The RediReserve Notes were not insured or guaranteed by the FDIC, *fn19 and Advanta did not establish a "sinking fund" *fn20 as a precaution in the event that Advanta was unable to repay noteholders. *fn21 To protect investors, however, the RediReserve Notes contained an "early amortization clause," *fn22 which, once triggered, *fn23 required Advanta to immediately repay noteholders' principal. The RediReserve notes were designed to amortize early if the monthly excess spread fell to zero or below for three consecutive months.

Beginning in August 2007, due to serious economic disruptions, securitization market activity virtually halted, and the market for small issuers-like Advanta-collapsed. *fn24

Consequently, Advanta's securities sales significantly decreased. *fn25 Then, in March 2008, credit-card delinquencies and charge-offs began to rapidly increase. As more of Advanta's credit-card customers defaulted, profits generated by its securitized receivables dropped dramatically.

In June 2009, after the excess spread dropped to below zero for three consecutive months, the early amortization clause was triggered. Because the early amortization required Advanta to direct all funds from the securitization pool to repay principle due to noteholders, Advanta was obligated to fund its credit card customers from a different source. But since the securitization fund was the only source of funding for its primary business, once the early amortization occurred, Advanta was no longer able to fund its credit card customers. *fn26 Unable to fund its credit cards, and in the face of still-rising loan losses, Advanta cancelled all charging privileges for its cardholders. *fn27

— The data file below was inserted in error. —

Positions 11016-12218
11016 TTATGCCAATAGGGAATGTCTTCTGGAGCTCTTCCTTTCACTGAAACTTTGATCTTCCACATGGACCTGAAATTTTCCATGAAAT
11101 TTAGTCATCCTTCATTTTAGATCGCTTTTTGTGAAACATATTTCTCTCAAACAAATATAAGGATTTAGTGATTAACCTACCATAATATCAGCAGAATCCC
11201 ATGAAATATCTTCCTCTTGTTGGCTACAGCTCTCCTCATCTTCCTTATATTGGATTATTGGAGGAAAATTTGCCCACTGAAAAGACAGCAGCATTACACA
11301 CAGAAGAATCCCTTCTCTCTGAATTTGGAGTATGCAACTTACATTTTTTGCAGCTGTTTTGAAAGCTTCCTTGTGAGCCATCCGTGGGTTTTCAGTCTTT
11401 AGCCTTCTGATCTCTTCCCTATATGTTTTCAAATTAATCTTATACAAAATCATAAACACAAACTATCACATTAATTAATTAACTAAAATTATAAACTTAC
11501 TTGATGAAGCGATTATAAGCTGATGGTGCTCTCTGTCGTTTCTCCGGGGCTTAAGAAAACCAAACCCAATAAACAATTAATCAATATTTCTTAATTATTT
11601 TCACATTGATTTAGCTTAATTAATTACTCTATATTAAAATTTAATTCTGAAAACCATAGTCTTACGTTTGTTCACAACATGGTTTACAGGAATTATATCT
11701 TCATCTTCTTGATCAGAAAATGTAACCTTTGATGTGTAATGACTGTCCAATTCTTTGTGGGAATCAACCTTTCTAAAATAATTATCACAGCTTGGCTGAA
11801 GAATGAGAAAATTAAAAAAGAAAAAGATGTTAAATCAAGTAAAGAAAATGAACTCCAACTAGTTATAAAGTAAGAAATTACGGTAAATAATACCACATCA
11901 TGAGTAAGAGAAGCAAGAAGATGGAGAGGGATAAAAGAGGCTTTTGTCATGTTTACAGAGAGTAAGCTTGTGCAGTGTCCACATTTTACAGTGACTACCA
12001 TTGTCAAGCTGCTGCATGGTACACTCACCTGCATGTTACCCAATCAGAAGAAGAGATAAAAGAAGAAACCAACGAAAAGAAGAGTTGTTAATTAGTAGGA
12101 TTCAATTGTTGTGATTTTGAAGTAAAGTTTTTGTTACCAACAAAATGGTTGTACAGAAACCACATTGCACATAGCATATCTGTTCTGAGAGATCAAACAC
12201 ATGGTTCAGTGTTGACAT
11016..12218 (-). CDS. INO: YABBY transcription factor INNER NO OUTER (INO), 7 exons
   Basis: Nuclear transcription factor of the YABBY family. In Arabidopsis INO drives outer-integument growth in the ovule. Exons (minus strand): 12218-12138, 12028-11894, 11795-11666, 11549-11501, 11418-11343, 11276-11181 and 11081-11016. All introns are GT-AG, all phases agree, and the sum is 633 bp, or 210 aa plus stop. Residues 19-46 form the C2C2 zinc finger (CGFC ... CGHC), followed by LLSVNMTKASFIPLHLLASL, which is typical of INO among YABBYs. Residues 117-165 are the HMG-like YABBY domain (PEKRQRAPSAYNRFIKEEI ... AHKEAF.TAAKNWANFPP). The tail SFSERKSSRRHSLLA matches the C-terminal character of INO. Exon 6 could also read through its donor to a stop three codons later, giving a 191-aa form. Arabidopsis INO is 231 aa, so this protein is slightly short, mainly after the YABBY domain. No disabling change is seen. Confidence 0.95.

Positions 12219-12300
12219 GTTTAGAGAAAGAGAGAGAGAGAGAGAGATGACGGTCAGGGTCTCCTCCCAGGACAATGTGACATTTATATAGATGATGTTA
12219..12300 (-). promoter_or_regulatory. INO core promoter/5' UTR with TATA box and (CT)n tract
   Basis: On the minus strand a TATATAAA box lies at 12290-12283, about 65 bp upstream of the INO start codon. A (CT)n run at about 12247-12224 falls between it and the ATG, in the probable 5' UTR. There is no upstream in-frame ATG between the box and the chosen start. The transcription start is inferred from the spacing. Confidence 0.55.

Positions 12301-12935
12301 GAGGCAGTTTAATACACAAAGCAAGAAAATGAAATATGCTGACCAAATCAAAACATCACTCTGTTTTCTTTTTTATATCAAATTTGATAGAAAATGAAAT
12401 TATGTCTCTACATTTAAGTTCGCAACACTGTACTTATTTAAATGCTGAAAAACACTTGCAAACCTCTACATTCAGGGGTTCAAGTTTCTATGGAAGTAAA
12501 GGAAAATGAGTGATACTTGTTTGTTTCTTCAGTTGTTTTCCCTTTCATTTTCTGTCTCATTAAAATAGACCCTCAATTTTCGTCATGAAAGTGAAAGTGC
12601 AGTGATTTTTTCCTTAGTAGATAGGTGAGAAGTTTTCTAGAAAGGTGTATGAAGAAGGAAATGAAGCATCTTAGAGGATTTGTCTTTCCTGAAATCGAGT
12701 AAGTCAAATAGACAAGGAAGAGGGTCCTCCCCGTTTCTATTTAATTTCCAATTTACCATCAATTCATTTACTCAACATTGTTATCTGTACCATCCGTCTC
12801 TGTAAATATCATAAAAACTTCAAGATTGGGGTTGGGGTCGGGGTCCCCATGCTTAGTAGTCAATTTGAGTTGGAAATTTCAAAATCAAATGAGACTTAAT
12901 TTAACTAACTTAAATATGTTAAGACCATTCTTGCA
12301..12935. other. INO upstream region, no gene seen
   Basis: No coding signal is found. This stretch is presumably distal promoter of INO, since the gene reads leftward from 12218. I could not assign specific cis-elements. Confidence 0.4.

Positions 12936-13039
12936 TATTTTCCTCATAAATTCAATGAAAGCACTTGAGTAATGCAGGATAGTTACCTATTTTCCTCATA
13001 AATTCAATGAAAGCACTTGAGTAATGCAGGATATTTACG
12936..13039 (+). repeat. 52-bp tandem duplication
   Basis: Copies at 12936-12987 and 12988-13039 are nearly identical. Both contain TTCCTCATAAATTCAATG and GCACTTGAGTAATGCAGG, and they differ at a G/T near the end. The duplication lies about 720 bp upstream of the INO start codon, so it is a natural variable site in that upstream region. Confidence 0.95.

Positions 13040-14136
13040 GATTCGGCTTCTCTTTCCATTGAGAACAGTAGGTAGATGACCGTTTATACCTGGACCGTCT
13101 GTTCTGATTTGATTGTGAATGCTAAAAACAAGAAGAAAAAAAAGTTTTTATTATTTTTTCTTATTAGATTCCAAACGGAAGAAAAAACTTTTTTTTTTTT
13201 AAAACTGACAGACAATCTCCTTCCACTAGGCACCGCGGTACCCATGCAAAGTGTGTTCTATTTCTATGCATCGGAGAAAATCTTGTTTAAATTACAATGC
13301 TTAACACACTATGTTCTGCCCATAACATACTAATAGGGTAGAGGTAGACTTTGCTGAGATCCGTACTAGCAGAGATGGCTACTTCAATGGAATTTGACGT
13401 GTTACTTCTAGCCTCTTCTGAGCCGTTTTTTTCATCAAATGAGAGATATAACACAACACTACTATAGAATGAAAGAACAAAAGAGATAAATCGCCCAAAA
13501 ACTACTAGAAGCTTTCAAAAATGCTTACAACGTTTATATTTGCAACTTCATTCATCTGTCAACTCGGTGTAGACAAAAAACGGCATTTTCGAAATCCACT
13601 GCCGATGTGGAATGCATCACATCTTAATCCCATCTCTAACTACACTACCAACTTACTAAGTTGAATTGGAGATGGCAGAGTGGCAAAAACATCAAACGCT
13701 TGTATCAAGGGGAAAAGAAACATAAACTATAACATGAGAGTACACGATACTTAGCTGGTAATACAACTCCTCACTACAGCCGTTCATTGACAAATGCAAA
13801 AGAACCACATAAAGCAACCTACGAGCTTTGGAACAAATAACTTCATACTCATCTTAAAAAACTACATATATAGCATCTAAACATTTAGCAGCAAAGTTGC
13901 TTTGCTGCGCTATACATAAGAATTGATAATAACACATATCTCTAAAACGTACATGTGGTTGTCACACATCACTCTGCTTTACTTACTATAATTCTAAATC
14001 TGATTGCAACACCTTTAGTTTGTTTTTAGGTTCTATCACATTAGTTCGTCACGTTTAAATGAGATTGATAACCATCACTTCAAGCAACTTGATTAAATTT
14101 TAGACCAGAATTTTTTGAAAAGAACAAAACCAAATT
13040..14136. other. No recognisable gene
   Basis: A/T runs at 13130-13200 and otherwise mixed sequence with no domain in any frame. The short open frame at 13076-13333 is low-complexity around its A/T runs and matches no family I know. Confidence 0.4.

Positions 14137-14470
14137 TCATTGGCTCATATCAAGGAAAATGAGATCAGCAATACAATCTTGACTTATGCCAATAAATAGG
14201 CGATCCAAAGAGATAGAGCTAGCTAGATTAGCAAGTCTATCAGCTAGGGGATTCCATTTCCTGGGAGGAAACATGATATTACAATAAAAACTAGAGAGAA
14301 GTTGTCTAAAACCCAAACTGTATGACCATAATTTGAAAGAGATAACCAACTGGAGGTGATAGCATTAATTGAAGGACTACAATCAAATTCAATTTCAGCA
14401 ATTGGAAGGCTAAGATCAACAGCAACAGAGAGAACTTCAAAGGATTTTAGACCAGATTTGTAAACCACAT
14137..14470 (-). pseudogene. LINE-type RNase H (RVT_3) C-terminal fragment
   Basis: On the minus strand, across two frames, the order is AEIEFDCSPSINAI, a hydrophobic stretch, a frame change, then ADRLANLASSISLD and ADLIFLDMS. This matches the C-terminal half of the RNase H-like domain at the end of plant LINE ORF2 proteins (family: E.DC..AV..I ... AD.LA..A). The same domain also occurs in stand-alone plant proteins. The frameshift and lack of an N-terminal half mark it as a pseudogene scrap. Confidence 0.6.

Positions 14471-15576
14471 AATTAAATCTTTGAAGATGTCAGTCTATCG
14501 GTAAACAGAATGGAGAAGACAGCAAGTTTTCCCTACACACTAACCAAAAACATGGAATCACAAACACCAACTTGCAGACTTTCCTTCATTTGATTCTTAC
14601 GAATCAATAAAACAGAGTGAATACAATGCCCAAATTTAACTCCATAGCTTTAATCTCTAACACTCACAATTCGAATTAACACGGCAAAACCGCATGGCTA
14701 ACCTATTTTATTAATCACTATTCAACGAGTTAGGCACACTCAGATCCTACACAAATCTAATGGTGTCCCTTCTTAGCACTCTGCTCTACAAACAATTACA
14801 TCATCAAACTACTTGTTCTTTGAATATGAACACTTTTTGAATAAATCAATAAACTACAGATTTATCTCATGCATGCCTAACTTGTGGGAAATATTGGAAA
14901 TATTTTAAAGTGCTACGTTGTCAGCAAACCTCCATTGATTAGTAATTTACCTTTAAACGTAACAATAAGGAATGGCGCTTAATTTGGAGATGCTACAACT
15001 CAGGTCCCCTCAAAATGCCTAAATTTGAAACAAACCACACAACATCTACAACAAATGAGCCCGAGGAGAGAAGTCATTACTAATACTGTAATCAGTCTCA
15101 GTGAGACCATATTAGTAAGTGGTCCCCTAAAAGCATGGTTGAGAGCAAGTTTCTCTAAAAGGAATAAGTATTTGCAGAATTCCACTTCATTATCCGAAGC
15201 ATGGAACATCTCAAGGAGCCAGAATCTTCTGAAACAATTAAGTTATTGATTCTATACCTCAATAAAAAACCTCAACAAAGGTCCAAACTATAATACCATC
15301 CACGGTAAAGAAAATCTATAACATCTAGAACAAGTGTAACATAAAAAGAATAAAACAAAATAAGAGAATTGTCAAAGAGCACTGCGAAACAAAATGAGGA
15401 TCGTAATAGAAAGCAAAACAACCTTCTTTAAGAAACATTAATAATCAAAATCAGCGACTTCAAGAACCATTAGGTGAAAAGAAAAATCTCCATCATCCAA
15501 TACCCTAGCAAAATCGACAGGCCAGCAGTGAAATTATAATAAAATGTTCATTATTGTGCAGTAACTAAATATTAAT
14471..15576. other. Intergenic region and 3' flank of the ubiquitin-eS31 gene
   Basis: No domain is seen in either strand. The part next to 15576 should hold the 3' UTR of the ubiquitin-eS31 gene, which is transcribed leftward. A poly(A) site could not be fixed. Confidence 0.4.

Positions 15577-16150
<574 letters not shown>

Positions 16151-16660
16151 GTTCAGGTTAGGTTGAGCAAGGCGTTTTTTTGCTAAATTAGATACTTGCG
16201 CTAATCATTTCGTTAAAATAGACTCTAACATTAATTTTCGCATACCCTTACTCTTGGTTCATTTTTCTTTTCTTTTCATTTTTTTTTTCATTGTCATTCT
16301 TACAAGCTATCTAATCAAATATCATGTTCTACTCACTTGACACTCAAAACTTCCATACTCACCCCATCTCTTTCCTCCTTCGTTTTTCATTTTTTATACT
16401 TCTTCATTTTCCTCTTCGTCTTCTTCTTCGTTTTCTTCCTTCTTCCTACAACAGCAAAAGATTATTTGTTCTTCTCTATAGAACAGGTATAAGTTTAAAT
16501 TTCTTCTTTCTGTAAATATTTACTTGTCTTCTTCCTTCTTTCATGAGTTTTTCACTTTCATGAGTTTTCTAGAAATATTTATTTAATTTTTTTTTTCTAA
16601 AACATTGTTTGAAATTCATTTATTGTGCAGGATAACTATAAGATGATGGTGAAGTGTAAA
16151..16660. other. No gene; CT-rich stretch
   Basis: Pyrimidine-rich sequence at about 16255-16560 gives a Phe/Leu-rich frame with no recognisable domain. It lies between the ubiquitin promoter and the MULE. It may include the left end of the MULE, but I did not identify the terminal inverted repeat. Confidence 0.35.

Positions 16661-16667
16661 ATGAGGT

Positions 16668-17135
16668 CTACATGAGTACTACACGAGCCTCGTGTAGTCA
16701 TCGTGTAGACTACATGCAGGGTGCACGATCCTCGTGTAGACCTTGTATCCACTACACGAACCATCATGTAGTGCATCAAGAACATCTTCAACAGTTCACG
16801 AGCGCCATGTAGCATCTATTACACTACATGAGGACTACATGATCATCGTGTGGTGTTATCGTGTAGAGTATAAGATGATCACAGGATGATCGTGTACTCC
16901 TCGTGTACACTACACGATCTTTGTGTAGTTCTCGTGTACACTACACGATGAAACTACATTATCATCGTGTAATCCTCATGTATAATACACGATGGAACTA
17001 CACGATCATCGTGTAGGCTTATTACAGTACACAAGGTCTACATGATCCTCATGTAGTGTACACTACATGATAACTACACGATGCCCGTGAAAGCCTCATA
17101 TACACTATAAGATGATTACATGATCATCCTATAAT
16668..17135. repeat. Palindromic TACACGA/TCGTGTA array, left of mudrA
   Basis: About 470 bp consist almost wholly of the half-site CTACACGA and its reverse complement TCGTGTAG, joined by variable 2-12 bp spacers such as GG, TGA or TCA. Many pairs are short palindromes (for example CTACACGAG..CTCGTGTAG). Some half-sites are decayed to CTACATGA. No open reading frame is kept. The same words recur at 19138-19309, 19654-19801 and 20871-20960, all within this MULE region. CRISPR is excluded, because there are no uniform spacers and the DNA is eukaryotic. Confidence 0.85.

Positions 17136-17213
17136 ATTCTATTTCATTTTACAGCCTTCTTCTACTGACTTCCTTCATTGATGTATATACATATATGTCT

A few months later, in November 2009, Advanta filed for Chapter 11 bankruptcy.


On June 24, 2010, Plaintiffs commenced this action in the Court of Common Pleas of Montgomery County, Pennsylvania. *fn28 Defendants timely removed the action to this Court; Plaintiffs did not move to remand. After the Court granted Plaintiffs' motion to appoint class counsel and lead plaintiffs, *fn29 Plaintiffs filed the pending amended complaint. *fn30